This article is describing how I achieved this goals. It has two main parts : a short description of the technologies used, then a showing of the results obtained.

Sun SPARC Enterprise T5440 server
The T5440 server is the first quad-socket server proposing 256 hardware threads in just four rack units. Each socket host a UltraSPARC T2 Plus processor which propose eight cores and 64 simultaneous threads into a single piece of silicon. While a lot of customers are interested in the capacity of this system to be divided into 128 two-way domains, this article explores the database capacity of a single 256-way Solaris 10 domain.

The Zettabyte file system
Announced in 2004 and introduced part of OpenSolaris build 27 in November 2005, ZFS is the one-and-only 128-bit file system. It includes many innovative features like a copy-on-write transactional model, snapshots and clones, dynamic striping and variable block sizes. Since July 2006, ZFS is also a key part of the Solaris operating system . A key difference between UFS and ZFS is the usage of the ARC [Adaptive Replacement Cache] instead of the traditional virtual memory page cache. To obtain the performance level shown in this article, we only had to tune the size of the ARC cache and turn off atime management on the file systems to optimize ZIL I/O latency. The default ZFS recordsize is commonly changed for database workload. For this study, we kept the default value of 128k.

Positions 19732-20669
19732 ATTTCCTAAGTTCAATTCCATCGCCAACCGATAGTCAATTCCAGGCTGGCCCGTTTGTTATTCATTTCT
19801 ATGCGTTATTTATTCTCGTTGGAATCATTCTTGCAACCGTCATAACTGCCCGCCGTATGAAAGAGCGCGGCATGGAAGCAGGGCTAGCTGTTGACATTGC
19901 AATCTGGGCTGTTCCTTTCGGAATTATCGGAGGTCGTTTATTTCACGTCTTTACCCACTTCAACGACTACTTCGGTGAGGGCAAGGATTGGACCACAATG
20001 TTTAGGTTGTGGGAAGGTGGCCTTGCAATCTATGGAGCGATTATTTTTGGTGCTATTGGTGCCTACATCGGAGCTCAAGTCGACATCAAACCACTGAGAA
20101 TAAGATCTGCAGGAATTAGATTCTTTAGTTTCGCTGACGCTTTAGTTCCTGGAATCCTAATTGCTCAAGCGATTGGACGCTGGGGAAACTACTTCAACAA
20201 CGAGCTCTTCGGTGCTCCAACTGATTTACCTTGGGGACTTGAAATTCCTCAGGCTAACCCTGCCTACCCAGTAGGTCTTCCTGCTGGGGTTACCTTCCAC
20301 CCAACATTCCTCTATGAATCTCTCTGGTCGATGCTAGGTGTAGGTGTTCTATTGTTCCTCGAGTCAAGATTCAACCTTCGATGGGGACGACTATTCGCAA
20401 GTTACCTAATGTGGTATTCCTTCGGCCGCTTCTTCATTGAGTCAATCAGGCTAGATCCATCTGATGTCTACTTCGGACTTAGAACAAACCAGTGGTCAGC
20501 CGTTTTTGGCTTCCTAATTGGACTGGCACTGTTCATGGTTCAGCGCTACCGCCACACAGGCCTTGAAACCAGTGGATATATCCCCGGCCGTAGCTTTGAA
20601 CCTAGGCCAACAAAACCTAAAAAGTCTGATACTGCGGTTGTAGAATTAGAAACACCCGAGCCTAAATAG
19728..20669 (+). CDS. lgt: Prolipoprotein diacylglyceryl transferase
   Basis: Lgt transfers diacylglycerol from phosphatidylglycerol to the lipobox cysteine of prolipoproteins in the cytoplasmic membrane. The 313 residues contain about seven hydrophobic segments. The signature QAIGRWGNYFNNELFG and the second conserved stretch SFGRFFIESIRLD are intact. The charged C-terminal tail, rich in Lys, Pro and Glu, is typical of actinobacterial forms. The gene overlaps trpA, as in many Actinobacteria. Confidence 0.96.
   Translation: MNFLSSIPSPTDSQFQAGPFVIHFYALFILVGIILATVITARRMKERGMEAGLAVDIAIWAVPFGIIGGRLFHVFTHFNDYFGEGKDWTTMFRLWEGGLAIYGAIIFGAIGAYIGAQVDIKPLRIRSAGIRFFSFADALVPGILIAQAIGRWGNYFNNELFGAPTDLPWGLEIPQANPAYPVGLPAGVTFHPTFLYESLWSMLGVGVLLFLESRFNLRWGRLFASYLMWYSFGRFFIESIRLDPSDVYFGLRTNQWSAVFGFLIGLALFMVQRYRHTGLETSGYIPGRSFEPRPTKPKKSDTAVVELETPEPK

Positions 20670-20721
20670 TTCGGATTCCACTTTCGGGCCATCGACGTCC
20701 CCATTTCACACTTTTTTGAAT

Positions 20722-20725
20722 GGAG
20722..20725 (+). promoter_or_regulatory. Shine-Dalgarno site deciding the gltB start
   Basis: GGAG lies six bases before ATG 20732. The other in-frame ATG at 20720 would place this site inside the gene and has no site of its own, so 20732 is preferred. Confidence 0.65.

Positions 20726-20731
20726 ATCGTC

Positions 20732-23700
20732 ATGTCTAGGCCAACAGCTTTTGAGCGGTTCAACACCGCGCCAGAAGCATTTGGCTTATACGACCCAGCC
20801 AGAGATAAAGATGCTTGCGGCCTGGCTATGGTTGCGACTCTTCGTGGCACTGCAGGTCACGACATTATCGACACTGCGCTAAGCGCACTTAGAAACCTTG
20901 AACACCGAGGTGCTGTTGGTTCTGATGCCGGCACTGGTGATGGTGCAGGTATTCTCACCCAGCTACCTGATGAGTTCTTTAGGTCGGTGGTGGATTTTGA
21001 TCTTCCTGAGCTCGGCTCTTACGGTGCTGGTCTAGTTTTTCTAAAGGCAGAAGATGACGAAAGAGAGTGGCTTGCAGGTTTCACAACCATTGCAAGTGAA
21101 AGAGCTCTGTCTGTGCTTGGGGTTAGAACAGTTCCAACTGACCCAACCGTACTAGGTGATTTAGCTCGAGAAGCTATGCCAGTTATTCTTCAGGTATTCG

MySQL 5.1
The MySQL database server is the leading Open Source database for Web 2.0 environment. MySQL was introduced in May 1995 and has never stopped to be enriched with features. The 5.1 release is an important milestone as it introduces support for partitioning, event scheduling, XML functions and row based replication. While Sun is actively working on implementing a single instance highly scalable storage engine, this article is showing how one can reach a very high level of SQL query throughput using MySQL 5.1.29 64-bit on a 256-way server.

The SLAMD Distributed Load Generation Engine (SLAMD) is a Java-based application designed for stress testing and performance analysis of network-based applications. It was originally developed by Sun Microsystems, Inc., but it has been released as an open source application under the Sun Public License, which is an OSI-approved open source license. The main site for obtaining information about SLAMD is It is also available as a project.

iGenOLTP is a multi-processed and multi-threaded database benchmark. As a custom Java class for SLAMD, it is a lightweight workload composed of four select statements, one insert and one delete. It produces a 90% read/10% write workload simulating a global order system. For this exercise, we are using a maximum of 24 milllion customers and 240 million orders in the databases. The database is divided “sharded” in as many pieces as the number of MySQL instances on the system. [See this great article on database sharding]. For example, for 24 database instances, database 1 store customers 1 to 1 million, database 2 store customers 1 milion to 2 million and so on. The Java threads simulating the workload are aware of the database partitioning scheme and simulate the traffic accordingly.